Even though their nåna was nearly eight months pregnant, she insisted on preparing their food. Nåna rubbed her belly with one hand, while she upturned the dead, scalded chicken in the other. Her fingers were covered in dried blood and fluids, and she plucked, without hesitation, the bird's feathers. Leena watched her mother, closely, stepping back and forth. The ripping noise of feathers was in sync with her impatient steps.
Leeda, her twin, laughed at nåna's left side, and said, "just say it, che'lu." Leena squealed, bringing her hands together in front of her.
"I dreamt that we had a brother! There were bicycles, babies, and a cinema we could go to!" Leeda picked at the light hairs of an uncracked coconut, "And?"
"We had the whitest, cleanest uniforms to wear, and that Japanese woman who always chases us away wasn't there." Leena let out a longing sigh.
"We had long, black skirts with white long-sleeved tops that buttoned to our throats. The kind that the older girls wear at that school." Leeda glanced away from her sister.
"We'd just gotten off our bicycles when our baby brother asked if we should call him nii-chan, Thomas, or che'lu." Nåna leaned forward, pausing in her stripping of the mannok.
"What," she asked hoarsely, "did he look like?"
Leena stopped rocking back and forth. She closed her eyes. Leena remembered that she had thought her brother was chubbier in the dream than she had expected him to be. His brown face was round, which made him appear happy at first, but then she had fallen into his deep, dark almost-black eyes, which bore a strange notch in the left eye's pupil—the notch was the color of seaweed, the bright kind that they used to pull onto the shore before they were told to stay on their farmsteads by the Japanese. Leena opened one eye, "He had the mark."
"Nåna's mark?" Leeda dropped the young coconut in her hands. Their mother threw her head back, laughing, without warning. Leeda and Leena frowned at the same time. [End Page 7]
"Why couldn't we have been born with that mark?" The twins said in unison.
"Because," Nåna cooed, "you're already born with a mark."
Their mother pointed at Leeda. Leena followed the point to her sister's distinguishing features. She considered her twin (二秒で) more beautiful for Leeda's hair shone on the beach, and her shoulders were strong like their mother's. Leeda walked with this gait that shook the sand beneath her feet like the story of the woman who swam to Bird Island, and never came back.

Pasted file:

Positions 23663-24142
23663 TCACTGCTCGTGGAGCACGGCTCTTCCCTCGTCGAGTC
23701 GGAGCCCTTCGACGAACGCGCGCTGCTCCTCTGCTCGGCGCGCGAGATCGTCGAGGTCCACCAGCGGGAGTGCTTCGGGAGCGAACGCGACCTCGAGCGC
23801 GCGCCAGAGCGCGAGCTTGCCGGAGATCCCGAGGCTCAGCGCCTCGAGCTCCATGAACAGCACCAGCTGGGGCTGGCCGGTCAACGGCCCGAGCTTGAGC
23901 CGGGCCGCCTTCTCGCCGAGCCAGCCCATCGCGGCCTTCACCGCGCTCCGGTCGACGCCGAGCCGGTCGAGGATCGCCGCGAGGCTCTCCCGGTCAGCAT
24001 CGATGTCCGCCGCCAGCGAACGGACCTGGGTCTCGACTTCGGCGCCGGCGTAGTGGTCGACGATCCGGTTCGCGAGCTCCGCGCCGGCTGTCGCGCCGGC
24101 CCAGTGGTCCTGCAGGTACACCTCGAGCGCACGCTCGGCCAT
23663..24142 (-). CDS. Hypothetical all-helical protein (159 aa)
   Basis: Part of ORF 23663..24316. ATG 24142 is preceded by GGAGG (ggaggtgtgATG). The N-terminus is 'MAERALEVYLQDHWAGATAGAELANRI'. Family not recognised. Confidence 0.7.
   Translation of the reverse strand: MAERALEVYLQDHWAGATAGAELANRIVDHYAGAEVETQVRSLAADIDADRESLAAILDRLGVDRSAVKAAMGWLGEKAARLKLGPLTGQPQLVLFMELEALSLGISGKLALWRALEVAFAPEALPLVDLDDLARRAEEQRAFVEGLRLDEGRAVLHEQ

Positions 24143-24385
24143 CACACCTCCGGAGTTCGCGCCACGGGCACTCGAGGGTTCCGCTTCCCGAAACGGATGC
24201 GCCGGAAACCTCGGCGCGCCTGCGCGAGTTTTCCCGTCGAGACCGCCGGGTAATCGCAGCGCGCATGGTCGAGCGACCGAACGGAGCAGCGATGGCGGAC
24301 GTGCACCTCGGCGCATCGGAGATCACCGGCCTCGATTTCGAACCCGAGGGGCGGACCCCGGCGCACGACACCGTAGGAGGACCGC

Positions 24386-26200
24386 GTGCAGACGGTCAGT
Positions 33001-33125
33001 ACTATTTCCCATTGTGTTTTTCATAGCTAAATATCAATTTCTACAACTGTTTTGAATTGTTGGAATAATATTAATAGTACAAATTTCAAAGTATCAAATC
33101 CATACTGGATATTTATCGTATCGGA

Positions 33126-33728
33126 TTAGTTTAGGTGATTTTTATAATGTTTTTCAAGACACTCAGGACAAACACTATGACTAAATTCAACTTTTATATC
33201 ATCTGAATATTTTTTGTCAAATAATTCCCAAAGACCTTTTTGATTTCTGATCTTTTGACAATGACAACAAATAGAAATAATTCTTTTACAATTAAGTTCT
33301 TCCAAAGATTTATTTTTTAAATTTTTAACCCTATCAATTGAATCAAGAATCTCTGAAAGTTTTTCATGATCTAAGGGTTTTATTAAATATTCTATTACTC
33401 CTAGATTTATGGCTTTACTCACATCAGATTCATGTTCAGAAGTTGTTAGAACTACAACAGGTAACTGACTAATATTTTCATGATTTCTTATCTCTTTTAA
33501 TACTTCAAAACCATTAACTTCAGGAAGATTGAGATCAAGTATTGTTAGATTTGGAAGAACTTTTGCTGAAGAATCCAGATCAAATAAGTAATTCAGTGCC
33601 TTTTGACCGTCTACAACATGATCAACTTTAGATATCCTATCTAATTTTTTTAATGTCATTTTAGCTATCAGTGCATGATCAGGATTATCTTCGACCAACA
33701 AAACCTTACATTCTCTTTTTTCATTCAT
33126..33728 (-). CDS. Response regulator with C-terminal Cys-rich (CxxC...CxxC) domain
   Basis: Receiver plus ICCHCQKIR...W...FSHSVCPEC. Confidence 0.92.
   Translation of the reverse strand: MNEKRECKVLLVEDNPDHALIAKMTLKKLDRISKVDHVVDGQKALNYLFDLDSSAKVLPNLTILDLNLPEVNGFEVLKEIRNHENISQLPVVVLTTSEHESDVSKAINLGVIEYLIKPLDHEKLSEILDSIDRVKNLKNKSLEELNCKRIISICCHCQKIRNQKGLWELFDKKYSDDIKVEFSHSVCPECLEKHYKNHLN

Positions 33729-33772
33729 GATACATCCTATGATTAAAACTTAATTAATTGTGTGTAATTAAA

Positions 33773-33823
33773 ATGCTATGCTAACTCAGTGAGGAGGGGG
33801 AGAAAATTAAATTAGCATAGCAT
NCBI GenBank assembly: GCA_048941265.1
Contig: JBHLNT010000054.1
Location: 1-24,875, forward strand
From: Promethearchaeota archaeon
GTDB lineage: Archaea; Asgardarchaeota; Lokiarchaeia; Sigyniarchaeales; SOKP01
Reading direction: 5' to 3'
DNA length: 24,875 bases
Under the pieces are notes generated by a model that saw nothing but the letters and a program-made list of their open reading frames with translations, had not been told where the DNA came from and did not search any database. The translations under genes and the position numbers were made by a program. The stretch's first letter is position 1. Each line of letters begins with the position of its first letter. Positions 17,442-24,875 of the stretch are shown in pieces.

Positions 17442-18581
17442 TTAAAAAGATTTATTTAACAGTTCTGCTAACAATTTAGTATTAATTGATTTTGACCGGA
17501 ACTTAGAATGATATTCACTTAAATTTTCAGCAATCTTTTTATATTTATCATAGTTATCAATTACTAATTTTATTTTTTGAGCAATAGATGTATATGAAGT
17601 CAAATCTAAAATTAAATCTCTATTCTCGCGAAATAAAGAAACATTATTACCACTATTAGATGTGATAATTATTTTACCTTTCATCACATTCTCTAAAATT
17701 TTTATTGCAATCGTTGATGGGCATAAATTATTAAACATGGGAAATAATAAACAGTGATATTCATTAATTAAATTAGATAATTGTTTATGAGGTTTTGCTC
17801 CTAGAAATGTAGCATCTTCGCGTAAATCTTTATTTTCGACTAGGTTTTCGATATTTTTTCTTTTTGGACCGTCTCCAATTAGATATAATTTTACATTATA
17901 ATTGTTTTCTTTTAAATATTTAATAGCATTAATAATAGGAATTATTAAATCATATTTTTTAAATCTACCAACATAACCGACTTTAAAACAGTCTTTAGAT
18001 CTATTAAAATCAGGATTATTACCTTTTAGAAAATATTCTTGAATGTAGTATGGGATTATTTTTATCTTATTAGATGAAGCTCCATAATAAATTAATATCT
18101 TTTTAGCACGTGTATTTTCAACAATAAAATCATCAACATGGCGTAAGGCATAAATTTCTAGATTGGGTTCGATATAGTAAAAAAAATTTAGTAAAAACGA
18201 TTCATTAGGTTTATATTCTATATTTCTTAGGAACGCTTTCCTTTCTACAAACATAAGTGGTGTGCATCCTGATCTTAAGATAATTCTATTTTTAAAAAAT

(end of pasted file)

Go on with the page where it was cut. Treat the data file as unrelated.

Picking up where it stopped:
"What mark, Nåna?" Leena whined.
"Just look," their mother slammed the naked bird onto the low wooden table in front of her.
"準備しろ," a small, wiry man in uniform said that morning to the twins' tata. They could hear the exchange clearly from the open window. There was a curfew. There were directions from the authorities. If they heard the sirens, then they must make for their foxholes or nearby caves.
The uniformed man sighed through his teeth, which indicated that the Japanese were expecting an assault that they could not win. But no matter the outcome, the Chamorros, Carolinians, Koreans, and Okinawans would need to follow suit, that is, the suit of Emperor Hirohito.
Leena dropped the cut of mango in her hand. Her palm was smeared in sticky sweet yellow. She rubbed it out onto the length of her skirt that had not fit since they stopped attending school. Leeda had been offered a chance to attend the Japanese preparatory school, on the wayside of Garapan, but she refused when she saw the distance in Leena's eyes.
Leeda noticed blood streaking the fabric of Leena's skirt, and hurriedly checked the palm of her sister's sticky hand. Nothing.
"They will take your farm and kill your wife and children," the Japanese official emphasized with violent hand gestures. It was the same kind of violence that Leena had been subject to by their Japanese teachers because...